However, I will not be surprised if he will do everything he says at the end of the day. There is no reason to doubt his words. Such leaders cannot fail to inspire. Apathy, difficulties, feelings of fatigue — no one is safe from these things. But when you have such personalities and their achievements in front of your eyes, you understand that your challenges are not that critical, but are in fact quite solvable.

— What advice would you give to an engineer who wants to go up the career ladder? What hard and soft skills does one need to develop?

— I have an example of how a person who worked in the field of logistics after a while became a Solution Architect at Microsoft. That is, someone who was not previously engaged in technology and engineering, was able to make a dramatic turn in her career and reach certain heights. Back in the day, you had to have a wide range of knowledge in many areas to be an expert. Today’s world is differentiated, and you just need to be a good specialist in a certain niche. In other words, you do not have to write code to be an architect.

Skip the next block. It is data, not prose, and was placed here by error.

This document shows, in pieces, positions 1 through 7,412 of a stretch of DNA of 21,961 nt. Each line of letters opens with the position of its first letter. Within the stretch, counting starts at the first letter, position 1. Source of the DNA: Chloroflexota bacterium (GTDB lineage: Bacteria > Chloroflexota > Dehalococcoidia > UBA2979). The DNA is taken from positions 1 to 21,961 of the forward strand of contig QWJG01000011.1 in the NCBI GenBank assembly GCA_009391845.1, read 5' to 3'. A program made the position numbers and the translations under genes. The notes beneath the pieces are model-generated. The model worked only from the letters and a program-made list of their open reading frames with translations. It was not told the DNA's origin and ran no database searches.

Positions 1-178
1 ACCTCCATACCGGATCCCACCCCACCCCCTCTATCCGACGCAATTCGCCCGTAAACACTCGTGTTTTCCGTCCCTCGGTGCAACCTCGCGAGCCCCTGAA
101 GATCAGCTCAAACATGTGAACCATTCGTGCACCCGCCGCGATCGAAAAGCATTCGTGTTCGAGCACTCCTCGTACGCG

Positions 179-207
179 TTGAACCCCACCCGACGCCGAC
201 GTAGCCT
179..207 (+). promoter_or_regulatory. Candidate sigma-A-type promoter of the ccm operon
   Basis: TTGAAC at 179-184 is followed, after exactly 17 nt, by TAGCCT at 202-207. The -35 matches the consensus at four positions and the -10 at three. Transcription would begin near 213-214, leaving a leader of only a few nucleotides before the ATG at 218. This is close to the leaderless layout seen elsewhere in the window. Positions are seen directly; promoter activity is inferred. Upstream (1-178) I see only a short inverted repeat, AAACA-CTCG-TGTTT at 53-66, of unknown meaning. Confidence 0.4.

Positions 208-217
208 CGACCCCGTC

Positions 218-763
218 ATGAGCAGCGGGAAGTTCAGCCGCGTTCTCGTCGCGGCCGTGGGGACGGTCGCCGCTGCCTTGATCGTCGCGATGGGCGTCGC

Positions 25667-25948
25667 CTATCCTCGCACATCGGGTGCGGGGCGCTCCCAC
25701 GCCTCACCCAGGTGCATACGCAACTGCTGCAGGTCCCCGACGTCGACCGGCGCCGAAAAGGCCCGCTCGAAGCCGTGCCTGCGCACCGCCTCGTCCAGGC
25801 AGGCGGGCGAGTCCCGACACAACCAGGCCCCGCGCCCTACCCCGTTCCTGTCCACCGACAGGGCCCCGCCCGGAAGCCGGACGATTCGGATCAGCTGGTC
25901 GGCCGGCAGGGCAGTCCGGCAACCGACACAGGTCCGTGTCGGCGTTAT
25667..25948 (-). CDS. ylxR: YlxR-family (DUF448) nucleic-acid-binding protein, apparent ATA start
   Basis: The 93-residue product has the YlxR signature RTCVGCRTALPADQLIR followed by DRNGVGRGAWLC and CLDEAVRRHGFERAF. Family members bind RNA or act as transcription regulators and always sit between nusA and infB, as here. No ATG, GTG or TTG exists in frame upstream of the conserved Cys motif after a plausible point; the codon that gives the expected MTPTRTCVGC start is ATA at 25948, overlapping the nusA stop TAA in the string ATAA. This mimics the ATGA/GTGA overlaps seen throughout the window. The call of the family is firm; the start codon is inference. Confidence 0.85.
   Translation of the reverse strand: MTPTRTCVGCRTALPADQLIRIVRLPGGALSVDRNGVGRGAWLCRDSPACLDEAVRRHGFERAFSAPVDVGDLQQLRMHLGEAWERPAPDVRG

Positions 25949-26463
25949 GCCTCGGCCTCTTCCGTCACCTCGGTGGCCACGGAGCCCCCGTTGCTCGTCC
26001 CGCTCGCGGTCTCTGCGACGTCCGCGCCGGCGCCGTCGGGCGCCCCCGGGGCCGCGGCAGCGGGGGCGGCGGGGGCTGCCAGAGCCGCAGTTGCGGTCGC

All the top-notch experts in the tech field have business-oriented soft skills to some extent. Again, I emphasize the importance of communication skills as a paramount characteristic. The technological component obviously plays a significant role. The availability of information, training, experts, and courses is so great that with certain investments, you can acquire this body of knowledge in a very short time. It all depends on you personally.

— What courses and certifications should one take to grow as an engineering leader?

— Certifications are vital, they systematize knowledge and work approaches. When setting a high bar, a certificate is simply necessary. This is indirect, and sometimes a direct confirmation of your knowledge and skills — other than your own words, the market validates them as well. Again, I know the cases where the availability of a large number of certificates bordered on fairly average results in practice.

Today there are many cloud certifications that may be of interest to future professionals. I would like to highlight QA and cybersecurity certifications. As for managerial certifications, the list is pretty long ranging from PMI to Agile methodology and other frameworks. It all depends on the specific position and plans for the further development of one’s career.


Did you like Vlad’s story? Do you want to start or change your career path with Innovecs? Find out about the possibilities here.

April 28, 2022
Three questions to the CEO: Interview with Alex Lutskiy